"I will seek him out," said Isaac, "for he is a good youth, and hath compassion for the exile of Jacob. But he cannot bear his armour, and what other Christian shall do battle for the oppressed of Zion?"

"Nay, but," said the Rabbi, "thou speakest as one that knoweth not the Gentiles. With gold shalt thou buy their valour, even as with gold thou buyest thine own safety. Be of good courage, and do thou set forward to find out this Wilfred of Ivanhoe. I will also up and be doing, for great sin it were to leave thee in thy calamity. I will hie me to the city of York, where many warriors and strong men are assembled, and doubt not I will find among them some one who will do battle for thy daughter; for gold is their god, and for riches will they pawn their lives as well as their lands.—Thou wilt fulfil, my brother, such promise as I may make unto them in thy name?"

"Assuredly, brother," said Isaac, "and Heaven be praised that raised me up a comforter in my misery. Howbeit, grant them not their full demand at once, for thou shalt find it the quality of this accursed people that they will ask pounds, and peradventure accept of ounces—Nevertheless, be it as thou willest, for I am distracted in this thing, and what would my gold avail me if the child of my love should perish!"

"Farewell," said the physician, "and may it be to thee as thy heart desireth."

They embraced accordingly, and departed on their several roads. The crippled peasant remained for some time looking after them.

"These dog-Jews!" said he; "to take no more notice of a free guild-brother, than if I were a bond slave or a Turk, or a circumcised Hebrew like themselves! They might have flung me a mancus or two, however. I was not obliged to bring their unhallowed scrawls, and run the risk of being bewitched, as more folks than one told me. And what care I for the bit of gold that the wench gave me, if I am to come to harm from the priest next Easter at confession, and be obliged to give him twice as much to make it up with him, and be called the Jew's flying post all my life, as it may hap, into the bargain? I think I was bewitched in earnest when I was beside that girl!—But it was always so with Jew or Gentile, whosoever came near her—none could stay when she had an errand to go—and still, whenever I think of her, I would give shop and tools to save her life."



CHAPTER XXXIX

O maid, unrelenting and cold as thou art, My bosom is proud as thine own. —Seward

It was in the twilight of the day when her trial, if it could be called such, had taken place, that a low knock was heard at the door of Rebecca's prison-chamber. It disturbed not the inmate, who was then engaged in the evening prayer recommended by her religion, and which concluded with a hymn we have ventured thus to translate into English.

When Israel, of the Lord beloved, Out of the land of bondage came, Her father's God before her moved, An awful guide, in smoke and flame. By day, along the astonish'd lands The cloudy pillar glided slow; By night, Arabia's crimson'd sands Return'd the fiery column's glow.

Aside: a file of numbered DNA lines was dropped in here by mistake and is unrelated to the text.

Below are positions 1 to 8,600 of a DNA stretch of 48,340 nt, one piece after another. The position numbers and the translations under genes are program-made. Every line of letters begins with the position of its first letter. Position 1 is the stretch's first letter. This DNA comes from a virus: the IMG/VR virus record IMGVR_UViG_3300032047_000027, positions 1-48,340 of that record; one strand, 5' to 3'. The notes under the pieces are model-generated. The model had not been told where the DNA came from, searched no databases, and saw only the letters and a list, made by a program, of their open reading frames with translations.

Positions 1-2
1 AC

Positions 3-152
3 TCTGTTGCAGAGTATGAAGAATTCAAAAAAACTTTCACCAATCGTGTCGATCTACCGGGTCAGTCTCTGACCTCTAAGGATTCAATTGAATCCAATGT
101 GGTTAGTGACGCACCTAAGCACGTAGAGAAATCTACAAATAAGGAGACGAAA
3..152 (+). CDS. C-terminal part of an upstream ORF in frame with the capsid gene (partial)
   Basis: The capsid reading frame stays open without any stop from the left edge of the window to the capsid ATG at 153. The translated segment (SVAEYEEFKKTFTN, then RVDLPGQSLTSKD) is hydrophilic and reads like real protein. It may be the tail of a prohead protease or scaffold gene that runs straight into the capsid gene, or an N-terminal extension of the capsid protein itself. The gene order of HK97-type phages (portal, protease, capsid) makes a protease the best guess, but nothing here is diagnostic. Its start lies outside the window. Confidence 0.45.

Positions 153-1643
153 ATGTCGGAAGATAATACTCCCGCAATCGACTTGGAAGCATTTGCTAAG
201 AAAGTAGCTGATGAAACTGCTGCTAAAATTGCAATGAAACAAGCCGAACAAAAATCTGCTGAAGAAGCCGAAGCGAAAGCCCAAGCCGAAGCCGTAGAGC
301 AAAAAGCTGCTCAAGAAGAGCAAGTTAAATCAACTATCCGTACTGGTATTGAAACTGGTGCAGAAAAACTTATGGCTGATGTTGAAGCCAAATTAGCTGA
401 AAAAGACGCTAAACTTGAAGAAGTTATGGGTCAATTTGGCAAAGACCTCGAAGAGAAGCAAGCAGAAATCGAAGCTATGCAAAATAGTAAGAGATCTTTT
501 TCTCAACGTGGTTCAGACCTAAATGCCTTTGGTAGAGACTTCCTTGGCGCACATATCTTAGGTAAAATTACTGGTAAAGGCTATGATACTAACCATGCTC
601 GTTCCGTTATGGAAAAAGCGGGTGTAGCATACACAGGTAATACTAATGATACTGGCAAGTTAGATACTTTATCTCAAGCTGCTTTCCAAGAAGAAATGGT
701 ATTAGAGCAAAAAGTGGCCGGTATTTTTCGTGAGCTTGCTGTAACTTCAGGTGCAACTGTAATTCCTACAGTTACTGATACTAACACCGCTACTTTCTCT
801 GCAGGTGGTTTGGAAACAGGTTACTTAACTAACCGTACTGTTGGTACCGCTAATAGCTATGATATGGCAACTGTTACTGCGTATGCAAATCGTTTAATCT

There rose the choral hymn of praise, And trump and timbrel answer'd keen, And Zion's daughters pour'd their lays, With priest's and warrior's voice between. No portents now our foes amaze, Forsaken Israel wanders lone; Our fathers would not know THY ways, And THOU hast left them to their own.

But, present still, though now unseen; When brightly shines the prosperous day, Be thoughts of THEE a cloudy screen To temper the deceitful ray. And oh, when stoops on Judah's path In shade and storm the frequent night, Be THOU, long-suffering, slow to wrath, A burning, and a shining light!

Our harps we left by Babel's streams, The tyrant's jest, the Gentile's scorn; No censer round our altar beams, And mute our timbrel, trump, and horn. But THOU hast said, the blood of goat, The flesh of rams, I will not prize; A contrite heart, and humble thought, Are mine accepted sacrifice.

When the sounds of Rebecca's devotional hymn had died away in silence, the low knock at the door was again renewed. "Enter," she said, "if thou art a friend; and if a foe, I have not the means of refusing thy entrance."

"I am," said Brian de Bois-Guilbert, entering the apartment, "friend or foe, Rebecca, as the event of this interview shall make me."

Alarmed at the sight of this man, whose licentious passion she considered as the root of her misfortunes, Rebecca drew backward with a cautious and alarmed, yet not a timorous demeanour, into the farthest corner of the apartment, as if determined to retreat as far as she could, but to stand her ground when retreat became no longer possible. She drew herself into an attitude not of defiance, but of resolution, as one that would avoid provoking assault, yet was resolute to repel it, being offered, to the utmost of her power.

"You have no reason to fear me, Rebecca," said the Templar; "or if I must so qualify my speech, you have at least NOW no reason to fear me."

"I fear you not, Sir Knight," replied Rebecca, although her short-drawn breath seemed to belie the heroism of her accents; "my trust is strong, and I fear thee not."